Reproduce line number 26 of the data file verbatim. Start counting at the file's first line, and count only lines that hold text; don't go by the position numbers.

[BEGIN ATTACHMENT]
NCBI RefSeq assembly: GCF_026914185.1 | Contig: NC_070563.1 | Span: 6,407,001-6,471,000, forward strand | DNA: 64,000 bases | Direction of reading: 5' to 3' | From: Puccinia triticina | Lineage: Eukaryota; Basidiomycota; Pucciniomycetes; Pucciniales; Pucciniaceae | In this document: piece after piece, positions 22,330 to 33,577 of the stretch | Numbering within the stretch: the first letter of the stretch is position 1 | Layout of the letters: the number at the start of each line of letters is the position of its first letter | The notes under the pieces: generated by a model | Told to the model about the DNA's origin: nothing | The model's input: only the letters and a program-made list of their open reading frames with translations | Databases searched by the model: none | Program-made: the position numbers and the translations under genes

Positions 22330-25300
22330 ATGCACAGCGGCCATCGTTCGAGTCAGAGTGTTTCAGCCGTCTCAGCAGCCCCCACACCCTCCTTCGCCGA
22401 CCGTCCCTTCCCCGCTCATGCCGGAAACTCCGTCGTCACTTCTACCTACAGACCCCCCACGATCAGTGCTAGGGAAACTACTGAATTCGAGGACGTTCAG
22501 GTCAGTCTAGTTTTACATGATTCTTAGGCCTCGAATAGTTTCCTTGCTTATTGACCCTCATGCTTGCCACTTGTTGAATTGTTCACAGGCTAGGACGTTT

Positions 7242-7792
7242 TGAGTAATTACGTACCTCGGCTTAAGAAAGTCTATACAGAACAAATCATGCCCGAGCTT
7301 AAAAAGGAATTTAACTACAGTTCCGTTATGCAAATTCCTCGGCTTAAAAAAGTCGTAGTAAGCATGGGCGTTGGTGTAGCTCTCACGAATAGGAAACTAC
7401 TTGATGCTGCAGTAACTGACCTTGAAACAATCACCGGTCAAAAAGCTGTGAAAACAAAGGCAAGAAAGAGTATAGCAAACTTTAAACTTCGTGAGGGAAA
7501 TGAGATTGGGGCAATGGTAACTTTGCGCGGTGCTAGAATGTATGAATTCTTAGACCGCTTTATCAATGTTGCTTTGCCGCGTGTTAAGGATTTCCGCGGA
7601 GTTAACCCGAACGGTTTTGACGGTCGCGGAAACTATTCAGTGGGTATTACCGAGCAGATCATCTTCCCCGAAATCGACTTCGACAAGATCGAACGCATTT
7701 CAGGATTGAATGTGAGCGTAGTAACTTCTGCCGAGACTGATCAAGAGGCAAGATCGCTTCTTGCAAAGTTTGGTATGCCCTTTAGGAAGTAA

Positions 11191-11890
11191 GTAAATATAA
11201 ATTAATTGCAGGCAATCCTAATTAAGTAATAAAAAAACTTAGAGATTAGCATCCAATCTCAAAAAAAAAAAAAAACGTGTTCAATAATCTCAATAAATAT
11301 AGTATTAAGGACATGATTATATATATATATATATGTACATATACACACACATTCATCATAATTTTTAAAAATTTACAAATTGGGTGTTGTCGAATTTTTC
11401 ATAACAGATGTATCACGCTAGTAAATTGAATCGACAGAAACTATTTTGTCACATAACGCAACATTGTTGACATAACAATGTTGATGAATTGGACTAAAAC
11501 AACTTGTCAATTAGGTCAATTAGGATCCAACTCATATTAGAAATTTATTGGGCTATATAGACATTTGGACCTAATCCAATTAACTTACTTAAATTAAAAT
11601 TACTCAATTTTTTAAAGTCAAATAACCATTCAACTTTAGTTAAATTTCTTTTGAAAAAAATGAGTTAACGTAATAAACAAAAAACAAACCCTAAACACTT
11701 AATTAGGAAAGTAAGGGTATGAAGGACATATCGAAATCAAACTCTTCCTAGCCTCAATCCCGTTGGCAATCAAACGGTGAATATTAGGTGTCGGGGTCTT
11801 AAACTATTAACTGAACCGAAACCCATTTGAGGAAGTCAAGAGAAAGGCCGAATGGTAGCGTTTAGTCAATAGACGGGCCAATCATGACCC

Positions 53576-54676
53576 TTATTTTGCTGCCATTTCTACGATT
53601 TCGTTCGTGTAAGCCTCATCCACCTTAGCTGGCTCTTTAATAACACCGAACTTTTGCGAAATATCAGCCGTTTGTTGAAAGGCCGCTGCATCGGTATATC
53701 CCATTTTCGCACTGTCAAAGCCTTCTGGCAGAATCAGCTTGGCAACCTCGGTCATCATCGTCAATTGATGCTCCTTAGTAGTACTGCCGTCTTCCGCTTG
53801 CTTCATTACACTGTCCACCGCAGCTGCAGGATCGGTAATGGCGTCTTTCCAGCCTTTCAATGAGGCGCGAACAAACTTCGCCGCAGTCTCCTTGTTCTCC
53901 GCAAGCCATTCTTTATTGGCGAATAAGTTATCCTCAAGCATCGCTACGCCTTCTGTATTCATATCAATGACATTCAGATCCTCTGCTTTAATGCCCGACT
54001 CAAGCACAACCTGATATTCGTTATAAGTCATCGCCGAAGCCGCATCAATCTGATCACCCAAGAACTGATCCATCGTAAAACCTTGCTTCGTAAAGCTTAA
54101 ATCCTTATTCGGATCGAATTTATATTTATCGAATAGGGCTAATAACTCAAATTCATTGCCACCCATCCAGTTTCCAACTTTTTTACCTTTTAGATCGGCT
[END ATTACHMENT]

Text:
53801 CTTCATTACACTGTCCACCGCAGCTGCAGGATCGGTAATGGCGTCTTTCCAGCCTTTCAATGAGGCGCGAACAAACTTCGCCGCAGTCTCCTTGTTCTCC